SLEEP: Why is it important?

Sleep and stress elements should not be underestimated in their ability to interfere with a diet.


      • You need to get a consistent 7-9 hours sleep a night for fat loss to work well. There is individual variance – some people need more than others – ideally you should be able to wake up without an alarm.
      • Sleep deficits cannot be ‘recovered’ over the weekend with a long rest.


Lack of sleep, weight training and any other activities are stressors to the body. Work and family stresses, though psychological, have physiological consequences.

Adding in more stress to this equation by having a calorie deficit and/or increasing activity is not a good idea when the sleep and stress elements are not in place.

It can cause significant stalls in weight loss, increase moodiness, and generally ramp up all the other negative effects of dieting.

As for working with clients, these things throw a significant spanner into the works when it comes to the predictability of things. Which bugs me, because you’ll be bugging me to get the fat loss moving, and there may be a point where I’ve tried several things but my conclusion will be – get more sleep, lower stress, which as a client I can understand being a frustrating conclusion. This is why I insist that customers have those elements in place before we work together.

Doing less, can sometimes be just the thing that you need. Don’t fight gravity.

Related: Stress: In The Gym, Out of The Gym, and How it Affects Your Program and Progress

AFTERNOON NAPS: Will interrupted sleep affect fat loss?

“Healthy sleep time” as you phrase it is going to depend on the individual. Generally this is 7-9 hours of sleep for most people. You can test this by sleeping without an alarm clock for consecutive days and taking an average – it can also be argued that if you have to wake up with an alarm clock then you’re not getting enough. – Sure, not a very practical suggestion for many, but true.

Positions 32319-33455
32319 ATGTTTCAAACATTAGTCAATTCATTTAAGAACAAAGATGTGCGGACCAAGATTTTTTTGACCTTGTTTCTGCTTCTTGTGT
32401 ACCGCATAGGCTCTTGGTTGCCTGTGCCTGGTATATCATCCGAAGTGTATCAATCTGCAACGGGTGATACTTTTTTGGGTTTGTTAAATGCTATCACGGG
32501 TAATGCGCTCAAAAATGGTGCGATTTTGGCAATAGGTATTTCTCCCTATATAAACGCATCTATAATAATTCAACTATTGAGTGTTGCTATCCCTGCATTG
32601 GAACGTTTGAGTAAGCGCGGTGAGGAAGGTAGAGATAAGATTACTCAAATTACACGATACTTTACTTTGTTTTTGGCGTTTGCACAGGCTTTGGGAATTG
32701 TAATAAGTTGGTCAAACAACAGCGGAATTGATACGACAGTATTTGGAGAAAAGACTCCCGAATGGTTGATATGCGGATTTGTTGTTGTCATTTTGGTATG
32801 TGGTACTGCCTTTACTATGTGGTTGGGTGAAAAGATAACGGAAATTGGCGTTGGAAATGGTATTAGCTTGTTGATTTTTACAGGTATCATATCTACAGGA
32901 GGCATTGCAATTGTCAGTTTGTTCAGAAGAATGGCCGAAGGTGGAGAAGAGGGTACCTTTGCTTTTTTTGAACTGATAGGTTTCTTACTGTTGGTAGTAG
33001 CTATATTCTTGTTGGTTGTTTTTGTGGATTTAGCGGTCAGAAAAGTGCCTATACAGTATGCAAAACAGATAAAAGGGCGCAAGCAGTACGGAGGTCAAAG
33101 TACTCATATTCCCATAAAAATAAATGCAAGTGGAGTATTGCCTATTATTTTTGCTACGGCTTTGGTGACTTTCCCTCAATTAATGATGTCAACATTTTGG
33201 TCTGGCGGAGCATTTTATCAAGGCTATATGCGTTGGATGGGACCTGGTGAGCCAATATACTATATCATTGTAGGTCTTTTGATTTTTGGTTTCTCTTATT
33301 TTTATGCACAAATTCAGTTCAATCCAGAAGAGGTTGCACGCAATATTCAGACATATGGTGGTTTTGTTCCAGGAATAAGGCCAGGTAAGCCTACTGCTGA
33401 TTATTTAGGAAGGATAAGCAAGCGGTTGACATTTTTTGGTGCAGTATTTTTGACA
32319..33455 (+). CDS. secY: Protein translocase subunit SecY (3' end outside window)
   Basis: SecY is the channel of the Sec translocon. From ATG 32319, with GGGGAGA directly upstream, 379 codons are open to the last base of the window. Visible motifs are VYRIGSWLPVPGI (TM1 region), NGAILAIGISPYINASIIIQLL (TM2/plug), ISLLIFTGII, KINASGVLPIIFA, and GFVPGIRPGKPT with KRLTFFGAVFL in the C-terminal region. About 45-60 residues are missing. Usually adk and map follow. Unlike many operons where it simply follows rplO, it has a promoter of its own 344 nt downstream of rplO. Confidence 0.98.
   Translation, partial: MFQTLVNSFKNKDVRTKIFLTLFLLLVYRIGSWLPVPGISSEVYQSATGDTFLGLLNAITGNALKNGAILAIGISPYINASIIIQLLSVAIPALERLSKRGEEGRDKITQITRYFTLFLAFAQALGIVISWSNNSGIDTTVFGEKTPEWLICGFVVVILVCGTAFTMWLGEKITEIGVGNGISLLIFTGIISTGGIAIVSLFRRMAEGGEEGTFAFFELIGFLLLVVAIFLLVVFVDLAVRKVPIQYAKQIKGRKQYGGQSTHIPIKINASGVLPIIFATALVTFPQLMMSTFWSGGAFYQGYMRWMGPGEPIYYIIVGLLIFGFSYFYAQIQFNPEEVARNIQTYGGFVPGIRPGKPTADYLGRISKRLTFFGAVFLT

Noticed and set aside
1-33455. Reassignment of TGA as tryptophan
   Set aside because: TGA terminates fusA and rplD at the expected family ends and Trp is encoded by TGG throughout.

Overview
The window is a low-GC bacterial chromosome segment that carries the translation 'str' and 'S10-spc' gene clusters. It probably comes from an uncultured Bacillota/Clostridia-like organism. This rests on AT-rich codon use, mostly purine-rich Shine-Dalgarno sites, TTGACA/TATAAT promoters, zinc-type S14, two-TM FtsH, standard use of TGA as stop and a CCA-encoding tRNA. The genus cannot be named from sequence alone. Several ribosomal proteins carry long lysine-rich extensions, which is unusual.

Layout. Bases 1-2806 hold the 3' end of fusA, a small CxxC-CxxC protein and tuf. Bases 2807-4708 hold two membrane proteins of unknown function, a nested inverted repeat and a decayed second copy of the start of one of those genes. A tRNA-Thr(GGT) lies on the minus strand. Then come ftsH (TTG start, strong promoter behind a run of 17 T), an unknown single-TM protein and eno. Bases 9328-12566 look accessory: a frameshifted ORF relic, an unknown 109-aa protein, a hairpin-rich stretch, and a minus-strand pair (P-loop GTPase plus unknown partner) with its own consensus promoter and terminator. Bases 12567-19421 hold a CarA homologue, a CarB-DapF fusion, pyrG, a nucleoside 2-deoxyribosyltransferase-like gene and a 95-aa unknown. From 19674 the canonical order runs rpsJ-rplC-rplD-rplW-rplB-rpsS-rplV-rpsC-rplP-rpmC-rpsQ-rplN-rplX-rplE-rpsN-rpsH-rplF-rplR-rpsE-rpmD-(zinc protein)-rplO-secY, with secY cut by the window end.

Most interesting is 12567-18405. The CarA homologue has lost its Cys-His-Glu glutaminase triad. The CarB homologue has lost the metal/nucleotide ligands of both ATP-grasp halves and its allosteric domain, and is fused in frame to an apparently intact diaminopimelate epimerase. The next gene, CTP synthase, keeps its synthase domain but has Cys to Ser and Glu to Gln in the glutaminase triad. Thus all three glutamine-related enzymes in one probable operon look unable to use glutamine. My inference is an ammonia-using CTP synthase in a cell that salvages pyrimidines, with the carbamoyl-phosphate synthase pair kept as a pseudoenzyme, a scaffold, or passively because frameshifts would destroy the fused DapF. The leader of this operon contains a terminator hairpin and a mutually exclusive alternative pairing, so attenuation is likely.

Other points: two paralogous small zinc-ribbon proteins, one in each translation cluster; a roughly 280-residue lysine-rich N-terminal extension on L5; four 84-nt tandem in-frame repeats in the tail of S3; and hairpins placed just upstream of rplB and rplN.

Type of Sleep

      • Sleep needs to be the deep, restorative kind.
      • So, broken up sleep (afternoon naps) aren’t ideal.
      • Sleep with distractions for your brain (TV on, people coming and going, neighbours lawnmower going next door)… isn’t ideal.
      • Sleeping at completely different times will mess with your body’s hormonal patterns and isn’t ideal.

The above is why shift workers constantly look knackered.

So what about fat loss then?

Well, there was this one study, two groups of people, both in calorie deficit conditions. One group got ~8.5 hours  sleep a night, the other group were allowed just ~5.5 hours sleep a night. Both groups lost the same amount of weight, but the sleep deprived group lost ~50% less fat. (They lost more muscle mass.)  The take home point is – sleep, the deep, uninterrupted kind is important for fat loss.

Sleep requirements are variable

      • On mentally and physically draining days you’ll need more.
      • When starting a training program, people find they need more.
      • Increase workout intensity and you’ll likely need more.
      • When cutting, people generally find they need more also. (The energy deficit is a recovery deficit and the body seems to want to compensate somewhat with sleep.)

Fortunately the readers of my ramblings on this blog tend to be quite an educated bunch, so I’m sure someone will correct me on my mistakes above. If/when they do I’ll come back and correct this.